I was supposed to sell cookie dough as a fundraiser for Lucy's school. The first year I bought a bunch of it because I had a new baby and was too lethargic to peddle it to anyone else. The second year I sold so much of it I had to use the upstairs and downstairs freezers to house it until I could deliver it all. This year I failed completely and finally threw away the empty order form - three weeks after it was due.
But really, it can stay in your refrigerator for 6 months without going bad. What's in it, kryptonite?
I overlooked this the first year because, as I said, I was too lethargic to do much of anything and taking freshly baked kryptonite-laced cookies to all those Christmas parties was way better than showing up empty handed or (heaven forfend) staying home.
The next year was pretty easy because I cannot keep a secret and told everyone at the parties what I had done and they then heckled me for a year asking for cookie dough.
And now there is this year and I'm on a baking jag. Not all of it is edible, but I do know what's in it and doesn't that count for something?
I am on a baking jag because I made our friend Randy some completely horrible peanut butter cookies in return for a favor he did. They were not intentionally horrible, although yes, there are some favors that warrant horrible cookies. This wasn't one of them.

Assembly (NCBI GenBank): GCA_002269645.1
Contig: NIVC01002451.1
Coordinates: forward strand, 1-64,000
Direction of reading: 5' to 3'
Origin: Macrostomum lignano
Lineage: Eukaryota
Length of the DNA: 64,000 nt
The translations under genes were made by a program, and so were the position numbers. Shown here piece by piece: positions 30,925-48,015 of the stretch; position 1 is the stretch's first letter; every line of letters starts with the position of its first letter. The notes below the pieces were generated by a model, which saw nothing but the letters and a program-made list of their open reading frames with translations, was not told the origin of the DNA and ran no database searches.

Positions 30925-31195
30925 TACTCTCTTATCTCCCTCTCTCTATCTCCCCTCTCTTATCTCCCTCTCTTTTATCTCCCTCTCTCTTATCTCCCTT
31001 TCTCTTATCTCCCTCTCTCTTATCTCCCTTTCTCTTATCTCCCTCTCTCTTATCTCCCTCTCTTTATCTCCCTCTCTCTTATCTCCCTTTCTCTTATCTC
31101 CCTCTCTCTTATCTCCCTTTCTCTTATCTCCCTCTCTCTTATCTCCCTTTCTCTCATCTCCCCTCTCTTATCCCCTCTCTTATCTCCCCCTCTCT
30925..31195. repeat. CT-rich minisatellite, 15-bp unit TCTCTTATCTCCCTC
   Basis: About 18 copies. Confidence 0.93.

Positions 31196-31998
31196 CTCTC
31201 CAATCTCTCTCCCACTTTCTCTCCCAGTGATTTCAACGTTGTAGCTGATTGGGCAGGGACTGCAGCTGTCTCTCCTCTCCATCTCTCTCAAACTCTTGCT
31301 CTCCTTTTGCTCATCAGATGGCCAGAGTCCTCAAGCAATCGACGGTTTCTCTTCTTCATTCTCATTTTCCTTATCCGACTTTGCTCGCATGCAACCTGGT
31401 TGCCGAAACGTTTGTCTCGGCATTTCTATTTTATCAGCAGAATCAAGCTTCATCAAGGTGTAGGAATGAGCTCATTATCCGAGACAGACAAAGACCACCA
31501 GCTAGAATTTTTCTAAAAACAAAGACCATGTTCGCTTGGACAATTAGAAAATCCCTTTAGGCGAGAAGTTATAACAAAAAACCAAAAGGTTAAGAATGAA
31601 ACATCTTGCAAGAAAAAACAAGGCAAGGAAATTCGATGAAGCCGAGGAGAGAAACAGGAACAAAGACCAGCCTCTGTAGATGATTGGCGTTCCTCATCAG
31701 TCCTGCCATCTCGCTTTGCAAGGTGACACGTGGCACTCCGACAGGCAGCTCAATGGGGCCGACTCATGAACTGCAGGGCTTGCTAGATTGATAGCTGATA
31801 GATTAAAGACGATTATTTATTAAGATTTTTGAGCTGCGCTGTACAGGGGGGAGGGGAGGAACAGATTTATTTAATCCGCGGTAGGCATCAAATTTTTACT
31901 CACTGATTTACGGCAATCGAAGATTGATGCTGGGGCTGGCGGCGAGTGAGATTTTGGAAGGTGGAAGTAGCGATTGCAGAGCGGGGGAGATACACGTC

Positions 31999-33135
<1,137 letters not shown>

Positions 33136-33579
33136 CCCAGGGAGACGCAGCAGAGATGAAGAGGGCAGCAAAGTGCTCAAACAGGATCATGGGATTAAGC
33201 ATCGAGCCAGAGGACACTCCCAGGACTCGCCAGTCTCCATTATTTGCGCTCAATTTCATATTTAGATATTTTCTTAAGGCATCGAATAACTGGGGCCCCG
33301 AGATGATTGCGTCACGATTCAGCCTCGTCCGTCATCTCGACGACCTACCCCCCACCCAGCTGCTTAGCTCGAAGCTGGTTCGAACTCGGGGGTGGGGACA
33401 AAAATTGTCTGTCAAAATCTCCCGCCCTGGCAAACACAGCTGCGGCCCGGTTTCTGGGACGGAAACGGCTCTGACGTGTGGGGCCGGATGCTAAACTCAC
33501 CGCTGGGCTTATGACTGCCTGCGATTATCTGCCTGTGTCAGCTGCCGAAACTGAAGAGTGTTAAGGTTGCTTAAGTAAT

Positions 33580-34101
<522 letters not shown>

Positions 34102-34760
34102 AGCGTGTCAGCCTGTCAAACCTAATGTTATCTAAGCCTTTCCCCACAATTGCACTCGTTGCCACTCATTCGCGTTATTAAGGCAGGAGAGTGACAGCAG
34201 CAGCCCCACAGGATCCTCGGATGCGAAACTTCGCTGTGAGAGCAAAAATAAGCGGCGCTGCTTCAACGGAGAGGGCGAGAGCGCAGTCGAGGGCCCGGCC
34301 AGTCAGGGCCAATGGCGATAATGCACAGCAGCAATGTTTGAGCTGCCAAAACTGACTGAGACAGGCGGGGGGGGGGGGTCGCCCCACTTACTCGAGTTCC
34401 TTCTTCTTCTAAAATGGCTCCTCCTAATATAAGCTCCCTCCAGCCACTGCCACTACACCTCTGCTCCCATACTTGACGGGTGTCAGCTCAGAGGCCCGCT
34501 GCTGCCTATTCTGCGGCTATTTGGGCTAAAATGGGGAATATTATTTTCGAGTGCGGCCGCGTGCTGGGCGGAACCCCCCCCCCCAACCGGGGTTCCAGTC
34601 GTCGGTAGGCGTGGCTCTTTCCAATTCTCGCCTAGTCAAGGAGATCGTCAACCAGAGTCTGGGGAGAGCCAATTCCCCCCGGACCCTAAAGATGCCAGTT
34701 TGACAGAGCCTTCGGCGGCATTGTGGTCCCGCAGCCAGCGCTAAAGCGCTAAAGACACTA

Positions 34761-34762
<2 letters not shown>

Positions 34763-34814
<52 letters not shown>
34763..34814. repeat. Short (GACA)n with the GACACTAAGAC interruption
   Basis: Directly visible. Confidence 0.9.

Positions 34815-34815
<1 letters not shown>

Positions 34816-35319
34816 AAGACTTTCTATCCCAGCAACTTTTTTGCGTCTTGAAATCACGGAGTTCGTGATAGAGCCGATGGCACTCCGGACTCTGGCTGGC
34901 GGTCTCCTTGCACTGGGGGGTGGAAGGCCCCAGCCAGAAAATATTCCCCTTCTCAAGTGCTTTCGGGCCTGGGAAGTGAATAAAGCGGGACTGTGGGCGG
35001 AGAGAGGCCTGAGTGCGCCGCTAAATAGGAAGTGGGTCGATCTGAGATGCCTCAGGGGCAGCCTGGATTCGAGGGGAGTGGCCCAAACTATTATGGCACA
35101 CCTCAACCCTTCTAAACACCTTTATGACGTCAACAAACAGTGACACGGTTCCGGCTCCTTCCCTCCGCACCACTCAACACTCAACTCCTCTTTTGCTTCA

I wanted to make another, less horrible, replacement batch and as I pondered peanut butter cookies I remembered some cookies my mom used to make. They were peanut butter, chocolate, oatmeal cookies and you didn't bake them.
I asked her how to make them one afternoon and she pulled out a stack of recipe cards to sort through. It took a few hours, because every one of those cards had a story. Many of them had two - hers and mine. I remember making some of those recipes when I was a kid. I remember the cookies whose names I mixed up and she'd make me what I asked for except it wasn't what I wanted. I did it over and over again and I still can't think of the correct name.
I remember making cookies with my sister and eating entire batches of dough. And not once did we die of food poisoning.
I'm not sure I'd trust the shelf-stable version not to kill me.
Besides, when Lucy grows up and asks a friend to take her daughter to a birthday party because she quadruple-booked herself, I want her to be able to make some decent cookies for him. And I don't want her to have to email me and say - "hey mom, where'd you order those cookies from? You know, the ones you always used to take to parties."